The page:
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Monday, 20 August 2012

Monday, August 20, 2012
Hundreds of thousands of teachers have lost their jobs in recent years. And as U.S. students go back to school amid a presidential campaign with clashing budget visions, President Barack Obama is sounding the alarm.

Since since the end of the recession three years ago, 300,000 educators have lost their jobs -- 7,000 in the last month alone, according to a report the White House released Saturday, titled "Investing in Our Future: Returning Teachers to the Classroom." To remain financially solvent, 292 school districts took drastic measures that include a four-day school week and cutting full-day kindergarten. Pittsburgh laid off 280 teachers, the report said. Cleveland cut teachers and programs in music, art and gym.
University Of Colorado Bans Guns In Dorms
Valedictorian Denied Diploma For Using 'Hell' In Graduation Speech
Texas Teacher Convicted After Sex With 5 Students
Public Schools Bear Heavy Burden Of Educating Kids With Special Needs
Parent: School Cafeteria Palm Scanner 'Mark Of The Beast'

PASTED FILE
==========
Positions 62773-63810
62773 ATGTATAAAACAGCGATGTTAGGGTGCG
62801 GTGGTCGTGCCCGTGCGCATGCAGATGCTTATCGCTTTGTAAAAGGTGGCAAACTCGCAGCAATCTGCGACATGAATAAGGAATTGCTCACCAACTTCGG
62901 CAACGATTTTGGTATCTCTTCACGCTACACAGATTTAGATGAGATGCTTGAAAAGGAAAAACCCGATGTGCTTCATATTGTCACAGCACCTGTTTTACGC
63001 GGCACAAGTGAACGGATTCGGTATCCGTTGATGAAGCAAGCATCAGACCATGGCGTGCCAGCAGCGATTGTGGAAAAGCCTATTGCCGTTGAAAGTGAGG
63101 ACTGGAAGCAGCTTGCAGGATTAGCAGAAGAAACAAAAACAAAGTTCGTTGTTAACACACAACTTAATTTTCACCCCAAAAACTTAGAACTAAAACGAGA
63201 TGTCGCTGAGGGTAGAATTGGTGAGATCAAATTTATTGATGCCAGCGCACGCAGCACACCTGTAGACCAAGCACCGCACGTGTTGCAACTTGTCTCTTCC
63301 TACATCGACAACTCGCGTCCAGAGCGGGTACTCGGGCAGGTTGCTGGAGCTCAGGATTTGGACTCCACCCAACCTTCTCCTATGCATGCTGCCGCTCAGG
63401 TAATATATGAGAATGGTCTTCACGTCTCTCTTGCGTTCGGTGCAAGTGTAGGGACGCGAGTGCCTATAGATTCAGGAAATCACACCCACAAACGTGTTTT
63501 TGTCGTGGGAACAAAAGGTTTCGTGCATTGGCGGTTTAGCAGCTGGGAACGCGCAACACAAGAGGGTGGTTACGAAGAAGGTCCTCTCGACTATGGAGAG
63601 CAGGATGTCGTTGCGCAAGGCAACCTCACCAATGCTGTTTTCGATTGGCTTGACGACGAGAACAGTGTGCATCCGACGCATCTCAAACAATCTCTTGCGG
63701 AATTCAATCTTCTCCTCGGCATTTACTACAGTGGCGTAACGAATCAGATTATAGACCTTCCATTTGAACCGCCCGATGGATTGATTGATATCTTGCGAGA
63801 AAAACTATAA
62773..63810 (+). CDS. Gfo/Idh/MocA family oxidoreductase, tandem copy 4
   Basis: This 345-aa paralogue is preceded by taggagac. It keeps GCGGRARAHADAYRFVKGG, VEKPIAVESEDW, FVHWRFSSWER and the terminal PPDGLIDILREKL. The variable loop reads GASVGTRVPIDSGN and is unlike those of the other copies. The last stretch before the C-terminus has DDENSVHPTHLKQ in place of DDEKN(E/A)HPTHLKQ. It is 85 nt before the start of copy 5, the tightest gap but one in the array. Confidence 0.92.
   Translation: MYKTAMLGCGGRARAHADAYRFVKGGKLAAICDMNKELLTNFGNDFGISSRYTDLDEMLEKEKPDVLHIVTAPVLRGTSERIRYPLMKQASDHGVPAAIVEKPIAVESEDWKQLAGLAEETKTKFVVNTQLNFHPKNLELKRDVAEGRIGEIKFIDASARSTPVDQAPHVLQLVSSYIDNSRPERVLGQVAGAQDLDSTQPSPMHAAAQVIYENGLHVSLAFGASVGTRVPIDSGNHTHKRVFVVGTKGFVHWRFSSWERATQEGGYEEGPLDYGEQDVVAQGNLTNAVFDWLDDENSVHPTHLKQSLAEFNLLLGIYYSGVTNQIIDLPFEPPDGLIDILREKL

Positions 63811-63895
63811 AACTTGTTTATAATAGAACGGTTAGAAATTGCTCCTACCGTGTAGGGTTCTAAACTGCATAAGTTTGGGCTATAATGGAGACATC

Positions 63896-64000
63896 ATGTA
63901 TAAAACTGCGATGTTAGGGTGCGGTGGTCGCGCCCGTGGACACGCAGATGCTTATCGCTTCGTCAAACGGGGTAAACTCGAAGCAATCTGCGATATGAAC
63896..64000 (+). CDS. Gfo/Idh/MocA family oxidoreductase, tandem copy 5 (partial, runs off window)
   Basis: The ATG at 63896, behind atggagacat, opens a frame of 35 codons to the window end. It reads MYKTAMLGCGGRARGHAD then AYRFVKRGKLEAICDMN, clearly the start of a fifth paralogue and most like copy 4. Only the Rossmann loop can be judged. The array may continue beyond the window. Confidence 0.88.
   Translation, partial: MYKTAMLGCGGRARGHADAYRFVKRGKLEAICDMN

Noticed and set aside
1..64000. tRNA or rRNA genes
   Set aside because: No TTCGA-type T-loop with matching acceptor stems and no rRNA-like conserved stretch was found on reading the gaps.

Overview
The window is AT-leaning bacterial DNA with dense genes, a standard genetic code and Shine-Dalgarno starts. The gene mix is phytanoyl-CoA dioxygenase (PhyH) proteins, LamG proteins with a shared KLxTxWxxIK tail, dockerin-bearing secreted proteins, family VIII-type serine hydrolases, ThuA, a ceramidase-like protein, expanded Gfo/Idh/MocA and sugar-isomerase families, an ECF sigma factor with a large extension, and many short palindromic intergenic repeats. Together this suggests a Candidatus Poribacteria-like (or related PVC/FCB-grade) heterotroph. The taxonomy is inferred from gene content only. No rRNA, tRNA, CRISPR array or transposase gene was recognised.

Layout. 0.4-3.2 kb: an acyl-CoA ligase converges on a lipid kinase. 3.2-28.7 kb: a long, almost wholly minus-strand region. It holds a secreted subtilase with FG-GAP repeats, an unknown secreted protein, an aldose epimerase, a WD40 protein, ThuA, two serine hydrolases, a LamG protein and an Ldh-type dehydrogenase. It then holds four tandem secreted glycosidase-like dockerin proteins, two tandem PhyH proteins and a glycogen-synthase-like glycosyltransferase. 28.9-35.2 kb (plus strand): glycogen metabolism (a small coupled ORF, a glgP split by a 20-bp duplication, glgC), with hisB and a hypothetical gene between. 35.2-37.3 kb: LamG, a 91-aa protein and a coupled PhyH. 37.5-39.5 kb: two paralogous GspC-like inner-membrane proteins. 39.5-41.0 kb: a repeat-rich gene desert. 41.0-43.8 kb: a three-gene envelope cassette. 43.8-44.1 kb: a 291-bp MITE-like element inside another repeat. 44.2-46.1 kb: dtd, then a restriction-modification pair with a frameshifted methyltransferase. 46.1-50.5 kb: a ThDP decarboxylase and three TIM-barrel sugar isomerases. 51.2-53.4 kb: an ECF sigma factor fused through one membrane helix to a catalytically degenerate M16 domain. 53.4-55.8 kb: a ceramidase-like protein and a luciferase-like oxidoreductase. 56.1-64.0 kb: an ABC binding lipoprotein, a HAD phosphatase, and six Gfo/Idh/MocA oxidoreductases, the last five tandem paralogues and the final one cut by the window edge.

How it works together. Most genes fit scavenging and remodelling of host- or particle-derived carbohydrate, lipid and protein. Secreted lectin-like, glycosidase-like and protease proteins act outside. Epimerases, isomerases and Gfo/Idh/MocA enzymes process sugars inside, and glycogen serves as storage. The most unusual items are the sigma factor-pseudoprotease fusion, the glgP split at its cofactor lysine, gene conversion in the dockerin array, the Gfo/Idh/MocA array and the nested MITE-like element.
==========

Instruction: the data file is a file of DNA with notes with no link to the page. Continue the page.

Randi Weingarten: What Matters Most
Education wars -- two words that should never be strung together -- are far too common in the United States. The primary casualties of such conflicts, as well as of mounting education cuts and misguided "reforms," are our students.
Merone Tesfaye: Don't Forget Ed
Whether we win those jobs comes down to the quality of our education. It does not take a PhD to figure out what will happen in a global economy if other countries invest more in their schools to prepare their youth for jobs.
Sam Koppelman: Pussy Riot: The Cost of Standing Up
So, today, in light of the Pussy Riot sentencing, I ask that everyone reading this joins me and takes a step back from your day-to-day struggles to appreciate the freedoms we have as Americans.
Roy Speckhardt: The Two Problems With the New Push for Vouchers
When schoolchildren are taught religious dogma instead of a credible academic program, their ability to function in the real world and compete for jobs is drastically diminished.
Rick Najera: I AM 38: Because Education is a Civil Right
Public K-12 education has been gutted in the past three years, and I'm particularly angry because these school children are most likely -- at least in California -- to be Latino.

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